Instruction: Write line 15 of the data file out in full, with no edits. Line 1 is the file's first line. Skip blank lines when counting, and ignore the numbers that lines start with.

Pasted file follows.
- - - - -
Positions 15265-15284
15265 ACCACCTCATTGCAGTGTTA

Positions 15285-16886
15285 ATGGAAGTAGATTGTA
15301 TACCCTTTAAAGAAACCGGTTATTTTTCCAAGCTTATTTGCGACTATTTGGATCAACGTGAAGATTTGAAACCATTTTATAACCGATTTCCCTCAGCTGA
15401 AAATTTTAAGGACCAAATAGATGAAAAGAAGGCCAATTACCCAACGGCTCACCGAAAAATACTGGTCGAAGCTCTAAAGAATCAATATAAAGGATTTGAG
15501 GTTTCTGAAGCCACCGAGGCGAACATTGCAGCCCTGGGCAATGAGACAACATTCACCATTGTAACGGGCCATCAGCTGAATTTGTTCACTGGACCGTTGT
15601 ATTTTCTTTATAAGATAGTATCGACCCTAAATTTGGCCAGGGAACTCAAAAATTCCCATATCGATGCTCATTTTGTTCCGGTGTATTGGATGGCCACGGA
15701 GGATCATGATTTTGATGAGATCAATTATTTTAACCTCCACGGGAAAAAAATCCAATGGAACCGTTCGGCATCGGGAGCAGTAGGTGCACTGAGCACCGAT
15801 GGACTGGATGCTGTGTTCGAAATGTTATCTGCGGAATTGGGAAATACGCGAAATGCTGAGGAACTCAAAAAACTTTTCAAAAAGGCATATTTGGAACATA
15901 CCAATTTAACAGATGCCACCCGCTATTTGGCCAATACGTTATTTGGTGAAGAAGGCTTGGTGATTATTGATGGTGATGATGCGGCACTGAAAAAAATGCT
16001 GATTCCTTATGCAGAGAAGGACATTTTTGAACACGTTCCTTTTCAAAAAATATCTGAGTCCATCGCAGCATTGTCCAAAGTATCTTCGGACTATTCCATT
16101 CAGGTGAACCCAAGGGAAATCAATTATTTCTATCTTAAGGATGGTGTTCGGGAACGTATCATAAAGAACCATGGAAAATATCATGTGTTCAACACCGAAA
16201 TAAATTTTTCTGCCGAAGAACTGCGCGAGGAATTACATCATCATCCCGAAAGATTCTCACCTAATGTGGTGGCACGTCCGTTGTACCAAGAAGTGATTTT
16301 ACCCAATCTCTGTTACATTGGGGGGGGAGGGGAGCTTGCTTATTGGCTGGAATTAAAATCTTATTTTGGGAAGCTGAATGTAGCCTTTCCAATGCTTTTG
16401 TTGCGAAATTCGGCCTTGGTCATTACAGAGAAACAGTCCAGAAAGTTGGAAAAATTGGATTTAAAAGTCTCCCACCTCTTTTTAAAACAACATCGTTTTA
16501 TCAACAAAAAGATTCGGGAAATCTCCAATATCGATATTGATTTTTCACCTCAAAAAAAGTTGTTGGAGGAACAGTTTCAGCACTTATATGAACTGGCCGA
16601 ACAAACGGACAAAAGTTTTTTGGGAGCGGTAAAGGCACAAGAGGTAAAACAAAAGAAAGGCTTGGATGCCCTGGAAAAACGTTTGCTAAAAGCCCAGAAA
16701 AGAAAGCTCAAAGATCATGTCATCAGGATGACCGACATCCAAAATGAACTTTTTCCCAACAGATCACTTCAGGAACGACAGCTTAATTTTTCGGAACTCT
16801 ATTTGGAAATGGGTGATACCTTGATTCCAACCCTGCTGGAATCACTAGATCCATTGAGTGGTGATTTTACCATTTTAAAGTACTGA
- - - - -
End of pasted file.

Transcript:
16301 ACCCAATCTCTGTTACATTGGGGGGGGAGGGGAGCTTGCTTATTGGCTGGAATTAAAATCTTATTTTGGGAAGCTGAATGTAGCCTTTCCAATGCTTTTG